Itty Bitty Hellboy #1 by Art Baltazar and Franco (Comics Review)

I seem to be on some sort of a high of late, reading kids-friendly comics. It opens up a whole new world really. Batman ’66, Lil’ Gotham, Samurai Jack, and a bunch of others. Lil’ Gotham especially looks very interesting and I’ve certainly been hearing great things about it, which is why I bought the first few issues this weekend. Can’t wait to get into them. It appears that what Lil’ Gotham does with Gotham and the Bat-family characters, Itty Bitty Hellboy does with Mike Mignola’s signature creation.

Itty Bitty Hellboy reimagines Hellboy and his gallery of allies and villains for a very young audience, which is a really interesting concept since the Hellboy comics are very adult-oriented and have a very grim and gritty feel to them, from what little I’ve seen while browsing through. Even the two movies that have been made are a great example of that vibe. Itty Bitty Hellboy goes off int he completely opposite direction however.

Itty Bitty Hellboy 01The cover, by Art Baltazar, makes it quite clear what kind of a comic this is going to be. This is an extremely kids-friendly reimagining of Hellboy and I have to say that Art and Franco have done an excellent job here, managing that tricky balance. If you’ve ever wanted to share Hellboy with your kid(s), then this is where you can get started on that.

This issue is made up of 3-4 page short stories that explore a world where the Nazis, led by Karl, live out of a cardboard box marked as Dishwasher and are on an espionage mission against Hellboy and the good guys, who live out of a cardboard box marked as Refrigerator. Rasputin is a ghost. Roger hides naked in the bushes and leaves his underwear all over the place. This and more can be found in this comic, and by god, its hilarious in the extreme.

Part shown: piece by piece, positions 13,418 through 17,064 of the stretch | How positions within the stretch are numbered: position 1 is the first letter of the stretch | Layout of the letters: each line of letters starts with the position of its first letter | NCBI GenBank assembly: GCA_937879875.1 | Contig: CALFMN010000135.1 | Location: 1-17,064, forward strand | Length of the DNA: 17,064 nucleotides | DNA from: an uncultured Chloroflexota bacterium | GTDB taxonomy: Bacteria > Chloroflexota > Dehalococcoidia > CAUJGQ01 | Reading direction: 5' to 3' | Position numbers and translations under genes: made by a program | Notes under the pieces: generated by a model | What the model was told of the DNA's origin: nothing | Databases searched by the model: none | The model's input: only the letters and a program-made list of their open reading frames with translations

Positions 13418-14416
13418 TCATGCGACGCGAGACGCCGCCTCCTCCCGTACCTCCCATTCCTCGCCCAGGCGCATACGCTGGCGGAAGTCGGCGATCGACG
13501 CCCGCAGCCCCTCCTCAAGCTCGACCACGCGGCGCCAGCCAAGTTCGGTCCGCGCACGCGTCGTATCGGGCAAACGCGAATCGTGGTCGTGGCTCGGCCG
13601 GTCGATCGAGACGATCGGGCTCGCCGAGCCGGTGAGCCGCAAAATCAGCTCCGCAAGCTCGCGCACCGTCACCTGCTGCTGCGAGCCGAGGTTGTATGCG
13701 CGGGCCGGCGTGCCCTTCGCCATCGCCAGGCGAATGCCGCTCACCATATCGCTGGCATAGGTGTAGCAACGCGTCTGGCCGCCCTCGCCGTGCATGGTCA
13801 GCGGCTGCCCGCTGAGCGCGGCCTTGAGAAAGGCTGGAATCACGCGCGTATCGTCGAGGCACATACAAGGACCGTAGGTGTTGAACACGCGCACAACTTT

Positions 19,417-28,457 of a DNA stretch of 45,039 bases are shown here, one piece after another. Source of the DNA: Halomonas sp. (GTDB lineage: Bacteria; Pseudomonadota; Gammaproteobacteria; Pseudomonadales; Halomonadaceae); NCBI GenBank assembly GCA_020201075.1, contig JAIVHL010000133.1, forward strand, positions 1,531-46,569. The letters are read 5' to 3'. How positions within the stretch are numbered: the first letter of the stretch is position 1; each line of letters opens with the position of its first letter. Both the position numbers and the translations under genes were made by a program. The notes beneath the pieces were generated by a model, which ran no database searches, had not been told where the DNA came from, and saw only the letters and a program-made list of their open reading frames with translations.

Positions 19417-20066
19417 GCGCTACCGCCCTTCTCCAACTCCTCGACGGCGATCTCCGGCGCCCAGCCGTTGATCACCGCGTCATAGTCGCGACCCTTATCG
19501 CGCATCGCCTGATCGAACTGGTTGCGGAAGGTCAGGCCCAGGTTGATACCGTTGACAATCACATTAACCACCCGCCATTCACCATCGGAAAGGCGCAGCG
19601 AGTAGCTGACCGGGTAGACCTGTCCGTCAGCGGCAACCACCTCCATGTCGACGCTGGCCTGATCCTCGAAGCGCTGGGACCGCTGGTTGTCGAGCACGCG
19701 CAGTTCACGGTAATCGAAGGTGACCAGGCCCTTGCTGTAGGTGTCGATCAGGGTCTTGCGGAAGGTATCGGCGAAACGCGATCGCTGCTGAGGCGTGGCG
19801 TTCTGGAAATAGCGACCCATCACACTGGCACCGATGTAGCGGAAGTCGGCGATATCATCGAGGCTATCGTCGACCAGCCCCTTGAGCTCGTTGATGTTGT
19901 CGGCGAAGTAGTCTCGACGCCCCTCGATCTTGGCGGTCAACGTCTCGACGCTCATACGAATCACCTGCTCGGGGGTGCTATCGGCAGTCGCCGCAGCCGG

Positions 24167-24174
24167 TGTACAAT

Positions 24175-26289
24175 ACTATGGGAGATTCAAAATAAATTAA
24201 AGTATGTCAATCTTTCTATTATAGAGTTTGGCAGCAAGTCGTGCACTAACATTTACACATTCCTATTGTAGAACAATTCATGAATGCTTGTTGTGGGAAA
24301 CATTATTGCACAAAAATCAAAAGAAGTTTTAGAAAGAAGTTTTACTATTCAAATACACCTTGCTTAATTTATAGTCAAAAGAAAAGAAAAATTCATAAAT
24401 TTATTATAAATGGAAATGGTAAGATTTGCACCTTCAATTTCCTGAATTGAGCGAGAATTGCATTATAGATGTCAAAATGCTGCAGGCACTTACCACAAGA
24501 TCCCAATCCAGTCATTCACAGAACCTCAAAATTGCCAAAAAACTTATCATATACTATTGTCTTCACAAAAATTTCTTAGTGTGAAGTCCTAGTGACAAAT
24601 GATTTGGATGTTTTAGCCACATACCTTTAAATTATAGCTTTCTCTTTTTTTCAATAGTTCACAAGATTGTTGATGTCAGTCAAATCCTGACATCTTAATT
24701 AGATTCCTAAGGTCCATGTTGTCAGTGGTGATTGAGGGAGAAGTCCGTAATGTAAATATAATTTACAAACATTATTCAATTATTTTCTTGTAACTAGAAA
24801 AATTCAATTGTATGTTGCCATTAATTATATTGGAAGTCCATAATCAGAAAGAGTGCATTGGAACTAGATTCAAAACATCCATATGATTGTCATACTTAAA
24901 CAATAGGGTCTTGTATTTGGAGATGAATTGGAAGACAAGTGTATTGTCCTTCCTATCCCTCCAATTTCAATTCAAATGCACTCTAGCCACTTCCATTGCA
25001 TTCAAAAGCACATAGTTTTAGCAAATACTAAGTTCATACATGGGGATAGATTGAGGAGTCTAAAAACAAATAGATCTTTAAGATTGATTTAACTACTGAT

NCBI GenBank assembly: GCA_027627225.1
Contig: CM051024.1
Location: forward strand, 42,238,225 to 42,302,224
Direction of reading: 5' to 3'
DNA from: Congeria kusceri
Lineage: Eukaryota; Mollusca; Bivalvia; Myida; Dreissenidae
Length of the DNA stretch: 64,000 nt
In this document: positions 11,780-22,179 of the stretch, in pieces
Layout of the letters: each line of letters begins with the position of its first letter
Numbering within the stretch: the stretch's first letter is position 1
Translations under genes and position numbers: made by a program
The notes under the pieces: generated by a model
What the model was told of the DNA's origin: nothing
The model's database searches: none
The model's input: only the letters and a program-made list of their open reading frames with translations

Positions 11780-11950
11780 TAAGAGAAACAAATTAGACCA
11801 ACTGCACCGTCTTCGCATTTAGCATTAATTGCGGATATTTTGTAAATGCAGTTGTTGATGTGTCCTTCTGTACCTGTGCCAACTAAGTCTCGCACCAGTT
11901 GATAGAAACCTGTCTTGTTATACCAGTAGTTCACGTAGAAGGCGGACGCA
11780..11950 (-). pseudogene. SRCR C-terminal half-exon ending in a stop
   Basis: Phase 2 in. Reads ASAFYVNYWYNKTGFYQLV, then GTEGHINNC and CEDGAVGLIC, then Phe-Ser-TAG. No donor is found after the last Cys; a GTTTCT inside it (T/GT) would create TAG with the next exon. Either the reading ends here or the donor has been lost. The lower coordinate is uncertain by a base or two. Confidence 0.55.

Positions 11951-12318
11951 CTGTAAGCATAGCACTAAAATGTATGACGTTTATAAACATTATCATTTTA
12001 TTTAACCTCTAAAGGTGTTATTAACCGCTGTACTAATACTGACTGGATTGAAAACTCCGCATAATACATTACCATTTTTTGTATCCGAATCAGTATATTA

I’m not very current on the Hellboy lore, beyond what I’ve seen in the comics and what I barely remember from a couple of other Hellboy comics that I read ages ago. But, as I discovered, you really don’t need to be immersed into the lore at all, beyond the basics: Hellboy and Co. good, Nazis bad. That’s it. And it makes for a great experience since you can come in and pick up the comic without having to worry about continuity or anything. Extremely approachable is what this comic is, as it should be, to be honest.

The stories are brief and entertaining, definitely laugh out loud material. You could read these comics to your kids, or you could let them read for themselves, and it’d be equally great.

Art Baltazar is the artist here and he brings a really nice, clean feel to the characters. All the action takes place in normal suburban lawns, which makes for a great background. And the characters are nicely realized, such as Abe and Johann and HB himself, which was additional awesome on top of that.

I don’t know. I had a hell of a lot of fun with the comic. Its cheesy, its simplistic, but it does exactly what it says on the tin and it entertains.

Rating: 8/10

Posted on October 29, 2013, in Comics Reviews, Review Central and tagged , , , , , , , , , , , . Bookmark the permalink. 3 Comments.

  1. brb, going to comics shop to get this RIGHT NOW!!

    Like

  1. Pingback: Comics Picks of The Week 23.10.2013 | Shadowhawk's Shade

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